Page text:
Shoenberg, with Blumlein leading the research team, persuaded the Board of EMI to invest large sums of money into the research. The problem was how to generate television signals, and with RCA across the Atlantic focussing on the same subject it was a race against time to be first with each patent. McGee and Tedham were the first to develop the first TV camera pick-up tube for EMI, then Vladimir Zworykin, for RCA developed the Iconoscope in 1933. Shoenberg then appointed J.D. McGee to lead the team that were to develop the Emitron tube. The first television signals produced by the tube were very crude and inferior to the mechanical system, but undaunted Shoenberg invested more staff and resources in the project, and the tube soon enabled the Company to achieve higher definition pictures than could be obtained with the mechanical method In 1936 the Marconi-EMI TV station for the BBC was established at Alexandra Palace and in 1937 they developed EMI's Super-Emitron camera, and mobile broadcast equipment which was used to televise Coronation Day in 1937.
The design and construction of the Marconi-EMI system was spearheaded by Shoenberg, without his driving enthusiasm and scientific vision the remarkable achievements would not have taken place. He was knighted for his services in 1962, a year before he died.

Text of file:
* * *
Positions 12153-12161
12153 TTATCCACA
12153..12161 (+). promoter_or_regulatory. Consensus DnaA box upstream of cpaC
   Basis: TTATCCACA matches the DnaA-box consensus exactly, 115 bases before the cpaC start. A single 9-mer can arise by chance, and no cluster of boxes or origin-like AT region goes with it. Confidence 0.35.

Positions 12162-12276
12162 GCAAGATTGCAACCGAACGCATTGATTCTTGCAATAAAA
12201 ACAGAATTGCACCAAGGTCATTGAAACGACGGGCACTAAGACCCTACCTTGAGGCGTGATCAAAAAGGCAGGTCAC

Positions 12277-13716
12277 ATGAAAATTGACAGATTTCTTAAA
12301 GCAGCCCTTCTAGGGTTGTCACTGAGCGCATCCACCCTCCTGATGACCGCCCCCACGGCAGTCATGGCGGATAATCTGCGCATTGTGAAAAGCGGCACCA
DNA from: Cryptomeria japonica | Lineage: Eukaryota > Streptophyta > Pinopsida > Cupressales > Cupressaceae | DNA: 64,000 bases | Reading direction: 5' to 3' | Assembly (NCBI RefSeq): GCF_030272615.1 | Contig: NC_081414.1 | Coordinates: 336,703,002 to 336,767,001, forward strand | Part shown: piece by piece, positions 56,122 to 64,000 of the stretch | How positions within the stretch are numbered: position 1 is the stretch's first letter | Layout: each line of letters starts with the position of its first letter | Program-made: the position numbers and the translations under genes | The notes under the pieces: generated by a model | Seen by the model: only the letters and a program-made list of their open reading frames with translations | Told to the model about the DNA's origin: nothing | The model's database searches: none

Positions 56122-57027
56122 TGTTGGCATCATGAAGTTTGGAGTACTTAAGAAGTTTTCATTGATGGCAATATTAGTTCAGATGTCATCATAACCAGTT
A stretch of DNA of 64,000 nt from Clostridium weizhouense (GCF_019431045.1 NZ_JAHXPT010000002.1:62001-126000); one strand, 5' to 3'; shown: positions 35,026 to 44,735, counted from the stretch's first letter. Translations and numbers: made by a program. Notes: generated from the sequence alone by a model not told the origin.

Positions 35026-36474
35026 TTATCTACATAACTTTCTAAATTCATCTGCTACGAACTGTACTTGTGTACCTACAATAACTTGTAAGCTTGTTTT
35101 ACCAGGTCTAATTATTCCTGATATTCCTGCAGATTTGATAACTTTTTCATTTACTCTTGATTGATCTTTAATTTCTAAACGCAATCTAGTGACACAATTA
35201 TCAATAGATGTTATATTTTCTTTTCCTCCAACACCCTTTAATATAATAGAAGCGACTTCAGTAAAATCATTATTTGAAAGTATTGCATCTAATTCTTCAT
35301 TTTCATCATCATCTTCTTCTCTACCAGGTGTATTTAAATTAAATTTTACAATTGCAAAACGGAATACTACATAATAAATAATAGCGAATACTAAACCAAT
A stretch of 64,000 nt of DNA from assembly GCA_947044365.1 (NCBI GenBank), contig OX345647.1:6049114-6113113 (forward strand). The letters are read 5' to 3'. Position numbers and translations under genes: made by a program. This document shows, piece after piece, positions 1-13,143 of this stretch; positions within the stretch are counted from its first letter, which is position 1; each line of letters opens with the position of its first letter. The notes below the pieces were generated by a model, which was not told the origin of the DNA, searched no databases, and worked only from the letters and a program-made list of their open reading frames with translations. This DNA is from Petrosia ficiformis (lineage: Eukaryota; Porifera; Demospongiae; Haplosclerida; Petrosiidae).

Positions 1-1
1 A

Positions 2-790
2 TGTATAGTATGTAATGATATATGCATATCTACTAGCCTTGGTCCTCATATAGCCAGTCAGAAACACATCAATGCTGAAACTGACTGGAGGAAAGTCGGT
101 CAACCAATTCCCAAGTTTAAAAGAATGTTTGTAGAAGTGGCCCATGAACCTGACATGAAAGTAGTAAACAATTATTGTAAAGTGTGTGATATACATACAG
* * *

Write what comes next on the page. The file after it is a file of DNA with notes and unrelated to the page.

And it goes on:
The Shoenberg Memorial Lectures were inaugurated in 1970 as a tribute to the man who is regarded as "the father of high definition television". They are as follows;
4 Feb 1971, Prof J.D. McGee 'The Life and Work of Sir Isaac Shoenberg'
2 Dec 1971, Dr Walter Bruch 'The Next Decade in Home Entertainment'
7 Dec 1972, Dr G. Brown 'Video in Vacuo - Television's role in the Exploration of Space'
22 Nov 1973, Dr Walter Perry 'The Open University: A progress report and hopes for the future'
5 Dec 1974, R.F. Chinnick 'The Canadian Domestic Communication Satellite System'
11 Dec 1975, Joe Roizen 'The History of Videotape Recording'
6 Dec 1976, Prof W.D. Wright 'Picture Quality - the Continuing Challenge Towards Visual Perfection'
1 Dec 1977, Robin Scott 'Television Production: Can Technology meet the Future Challenge?'
4 Dec 1978, Robert Pfann Kuch 'Twenty-four hour prime time: the choice of Video'
29 Nov 1979, Dr Joseph Polonsky 'The Challenge of High Definition Television: Its Implications for the future of Television and Films'
6 Nov 1980, Andrew F. Inglis 'Satellite and the Expansion of Television Services'
5 Nov 1981, Charles P. Ginsburg 'The Horse or the Cowboy, getting television on tape'
4 Nov 1982, Dr Makoto Kikuchi 'A Physicist in the Electronic Minefield'
3 Nov 1983, Delbert D.Smith 'Space Platforms and Television, shaping the future of the medium'